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Jun 12, 2012

Advanced economies holding back global growth

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Nedbank Group Economic Unit Senior Economist Nicky Weimar discusses South Africa's positioning in the upcoming European recession. Camerawork: Nicholas Boyd. Editing: Darlene Creamer. Recorded: 12.06.2012
 
 
 
Africa|Business|Environment|Mining|Nedbank Group|Africa|Europe|Brazil|China|France|Germany|Greece|Indonesia|South Africa|United Kingdom|United States|Merchantec CEO Confidence|Nicky Weimar
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Advanced economies were holding back the global economic recovery with slow, staggered growth, a loss of momentum and a possible fall back into recession in Europe, said Nedbank Group economic unit senior economist Nicky Weimar on Tuesday.

Since the financial recession in 2008, global economic growth has been slow, weak and “frustrating”, she said, adding that Europe was expected to enter another recession during the third quarter of 2012.

Speaking at an economic breakfast, in Sandton, on Tuesday, Weimar said staggered growth in the US, Europe and other advanced economies, accounting for 19%, 14% and 18%, respectively, of the world’s production, had stunted consumption of production on the back of debt, uncertainty and lack of confidence.

South Africa’s growth was a function of what occurred internationally and emerging economies, which accounted for 49% of the world’s production, relied on advanced economies as the bulk consumer.

Europe remained a major trading partner for South Africa, with 70% of South African CEOs canvassed in the Merchantec CEO Confidence Index, published on Tuesday, indicating that their business was more affected by economic conditions in Europe than those in China.

While parts of the US economy look stronger, confidence was lagging with State debt at 106.6% to gross domestic product (GDP) remaining high, and the country’s residents refraining from spending in a constrained labour-tight environment.

Many countries still held high and unsustainable government debt. Greece reached a ratio of 135.2% to GDP, other advanced economies recorded a debt of 106.5% and Brazil held 65.1%. South Africa was currently holding a debt ratio of 40%, while China and Indonesia had 22% and 23.2% respectively. Weimar said that no nation should move past 60% of a debt to GDP ratio.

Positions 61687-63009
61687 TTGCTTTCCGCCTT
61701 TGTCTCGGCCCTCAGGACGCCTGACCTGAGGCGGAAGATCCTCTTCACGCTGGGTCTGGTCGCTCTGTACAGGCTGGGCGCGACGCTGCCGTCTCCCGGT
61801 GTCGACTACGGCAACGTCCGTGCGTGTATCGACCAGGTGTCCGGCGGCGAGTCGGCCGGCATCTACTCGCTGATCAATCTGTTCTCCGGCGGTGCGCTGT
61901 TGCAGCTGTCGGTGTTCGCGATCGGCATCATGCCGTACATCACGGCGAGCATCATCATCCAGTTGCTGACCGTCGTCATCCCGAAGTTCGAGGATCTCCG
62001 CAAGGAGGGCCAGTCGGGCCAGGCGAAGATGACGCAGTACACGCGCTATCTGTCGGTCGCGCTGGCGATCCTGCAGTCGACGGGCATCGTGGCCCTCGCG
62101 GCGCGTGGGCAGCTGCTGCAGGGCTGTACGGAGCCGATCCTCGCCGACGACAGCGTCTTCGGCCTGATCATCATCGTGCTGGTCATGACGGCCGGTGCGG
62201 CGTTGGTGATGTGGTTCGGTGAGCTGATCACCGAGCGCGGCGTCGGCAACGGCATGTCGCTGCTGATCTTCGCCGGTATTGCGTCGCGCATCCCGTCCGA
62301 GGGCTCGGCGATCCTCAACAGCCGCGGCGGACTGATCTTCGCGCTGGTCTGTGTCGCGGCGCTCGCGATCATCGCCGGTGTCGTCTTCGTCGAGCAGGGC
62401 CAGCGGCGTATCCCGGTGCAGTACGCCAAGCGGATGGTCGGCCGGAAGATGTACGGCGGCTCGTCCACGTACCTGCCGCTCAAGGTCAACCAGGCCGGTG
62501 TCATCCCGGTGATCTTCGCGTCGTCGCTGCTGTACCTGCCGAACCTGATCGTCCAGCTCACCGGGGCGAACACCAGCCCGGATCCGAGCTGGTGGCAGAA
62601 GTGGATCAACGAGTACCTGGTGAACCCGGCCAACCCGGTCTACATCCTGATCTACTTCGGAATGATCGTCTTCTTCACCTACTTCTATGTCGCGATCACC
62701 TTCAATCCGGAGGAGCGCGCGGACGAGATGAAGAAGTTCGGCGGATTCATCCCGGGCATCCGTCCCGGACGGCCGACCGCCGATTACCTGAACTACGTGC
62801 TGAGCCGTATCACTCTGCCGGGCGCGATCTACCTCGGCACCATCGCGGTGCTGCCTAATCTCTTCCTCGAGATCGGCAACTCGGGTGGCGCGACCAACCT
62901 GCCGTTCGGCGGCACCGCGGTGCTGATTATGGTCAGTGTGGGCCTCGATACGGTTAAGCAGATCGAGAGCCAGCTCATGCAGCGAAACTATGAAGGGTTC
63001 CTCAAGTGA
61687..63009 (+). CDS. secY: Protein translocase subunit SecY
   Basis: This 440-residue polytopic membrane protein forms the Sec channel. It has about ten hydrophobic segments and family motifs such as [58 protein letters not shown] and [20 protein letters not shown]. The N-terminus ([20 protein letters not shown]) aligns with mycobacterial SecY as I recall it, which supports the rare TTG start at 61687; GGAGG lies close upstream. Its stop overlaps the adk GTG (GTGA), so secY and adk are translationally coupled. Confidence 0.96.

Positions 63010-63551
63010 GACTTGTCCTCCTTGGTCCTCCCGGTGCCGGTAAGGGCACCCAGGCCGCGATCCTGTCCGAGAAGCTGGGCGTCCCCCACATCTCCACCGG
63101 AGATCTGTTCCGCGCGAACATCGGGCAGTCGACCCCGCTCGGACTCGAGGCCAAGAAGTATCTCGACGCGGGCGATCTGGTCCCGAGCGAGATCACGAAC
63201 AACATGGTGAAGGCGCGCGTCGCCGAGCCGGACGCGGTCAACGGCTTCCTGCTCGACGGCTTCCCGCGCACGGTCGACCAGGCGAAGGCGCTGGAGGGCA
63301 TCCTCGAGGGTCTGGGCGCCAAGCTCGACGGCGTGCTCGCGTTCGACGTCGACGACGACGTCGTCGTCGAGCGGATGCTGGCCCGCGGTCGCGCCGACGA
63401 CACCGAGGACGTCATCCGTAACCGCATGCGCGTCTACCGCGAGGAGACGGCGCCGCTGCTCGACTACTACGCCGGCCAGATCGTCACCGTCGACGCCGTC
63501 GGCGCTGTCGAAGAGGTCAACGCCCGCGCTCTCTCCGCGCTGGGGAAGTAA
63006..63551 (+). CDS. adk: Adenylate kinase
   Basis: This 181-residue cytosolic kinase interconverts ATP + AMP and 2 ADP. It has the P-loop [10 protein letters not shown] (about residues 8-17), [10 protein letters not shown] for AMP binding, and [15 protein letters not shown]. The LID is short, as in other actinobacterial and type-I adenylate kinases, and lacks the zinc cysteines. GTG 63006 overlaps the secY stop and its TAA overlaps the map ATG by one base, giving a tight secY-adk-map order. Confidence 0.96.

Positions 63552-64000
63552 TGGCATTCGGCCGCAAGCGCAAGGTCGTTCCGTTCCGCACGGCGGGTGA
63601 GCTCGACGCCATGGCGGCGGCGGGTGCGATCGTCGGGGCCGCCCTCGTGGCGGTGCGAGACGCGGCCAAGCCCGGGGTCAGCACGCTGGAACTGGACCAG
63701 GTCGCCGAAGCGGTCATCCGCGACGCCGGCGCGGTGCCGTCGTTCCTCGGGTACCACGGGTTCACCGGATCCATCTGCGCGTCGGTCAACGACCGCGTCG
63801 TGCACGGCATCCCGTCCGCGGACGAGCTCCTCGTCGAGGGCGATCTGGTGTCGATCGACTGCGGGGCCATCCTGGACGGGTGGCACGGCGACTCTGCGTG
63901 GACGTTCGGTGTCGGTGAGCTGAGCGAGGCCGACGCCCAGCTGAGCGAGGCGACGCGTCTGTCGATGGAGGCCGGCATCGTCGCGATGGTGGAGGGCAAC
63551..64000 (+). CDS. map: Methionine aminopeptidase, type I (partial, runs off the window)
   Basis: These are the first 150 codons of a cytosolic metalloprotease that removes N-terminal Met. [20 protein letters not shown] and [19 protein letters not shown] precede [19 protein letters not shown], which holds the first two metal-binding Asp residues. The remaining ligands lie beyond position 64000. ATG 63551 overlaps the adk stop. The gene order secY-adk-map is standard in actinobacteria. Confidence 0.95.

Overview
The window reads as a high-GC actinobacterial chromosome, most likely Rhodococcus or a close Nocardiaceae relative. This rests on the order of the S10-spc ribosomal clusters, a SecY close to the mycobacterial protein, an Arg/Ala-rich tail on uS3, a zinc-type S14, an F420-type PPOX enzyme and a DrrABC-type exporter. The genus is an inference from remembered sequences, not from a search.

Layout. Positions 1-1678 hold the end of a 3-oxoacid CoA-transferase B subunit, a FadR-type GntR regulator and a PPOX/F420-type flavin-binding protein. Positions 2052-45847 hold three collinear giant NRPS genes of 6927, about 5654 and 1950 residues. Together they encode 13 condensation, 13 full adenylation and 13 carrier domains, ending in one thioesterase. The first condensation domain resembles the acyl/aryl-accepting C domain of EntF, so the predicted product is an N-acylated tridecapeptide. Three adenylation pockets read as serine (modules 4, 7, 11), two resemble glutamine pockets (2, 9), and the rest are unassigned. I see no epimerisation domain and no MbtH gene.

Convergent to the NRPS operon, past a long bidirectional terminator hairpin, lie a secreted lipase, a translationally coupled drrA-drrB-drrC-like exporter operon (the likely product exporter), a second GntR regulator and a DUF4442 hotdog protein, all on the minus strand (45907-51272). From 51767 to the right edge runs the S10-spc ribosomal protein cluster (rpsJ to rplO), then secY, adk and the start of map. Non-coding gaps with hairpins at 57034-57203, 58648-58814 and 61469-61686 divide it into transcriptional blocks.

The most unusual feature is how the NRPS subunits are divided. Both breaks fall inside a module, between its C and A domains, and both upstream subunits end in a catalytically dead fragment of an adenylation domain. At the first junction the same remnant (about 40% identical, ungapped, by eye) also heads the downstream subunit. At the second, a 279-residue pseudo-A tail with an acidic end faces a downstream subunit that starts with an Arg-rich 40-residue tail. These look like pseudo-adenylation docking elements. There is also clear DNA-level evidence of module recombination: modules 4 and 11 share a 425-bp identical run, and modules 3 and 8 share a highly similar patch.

Further, household debt levels, while easing, were still high, particularly in the US and the UK, at 110% and 170%, respectively, of disposable income – a healthy ratio of debt to disposable income was 60%.

Recovering economic growth did not mitigate the debt created by governments to emerge intact out of the recession. Weimar said the strength of recovery was too slow to make a dent in the debt and investor confidence in bouncing back was overestimated.

In Europe, only two countries reached growth levels above their position when recession hit, namely Germany and France, while the remainder of the European countries continued dipping into recession and remained below their growth potential.

Subpar growth was also expected for other advanced economies for many years to come, said Weimar.

South Africa experienced a slow, “patchy” growth, but exports remained far below the level on which it entered the recession. The expected European recession would further strain exports during 2012.

South Africa’s growth slowed to 2.7% in the first quarter, from 3.2% in the final quarter of 2011, hit by a sharp contraction in mining.

Edited by: Mariaan Webb
Creamer Media Senior Researcher and Deputy Editor Online

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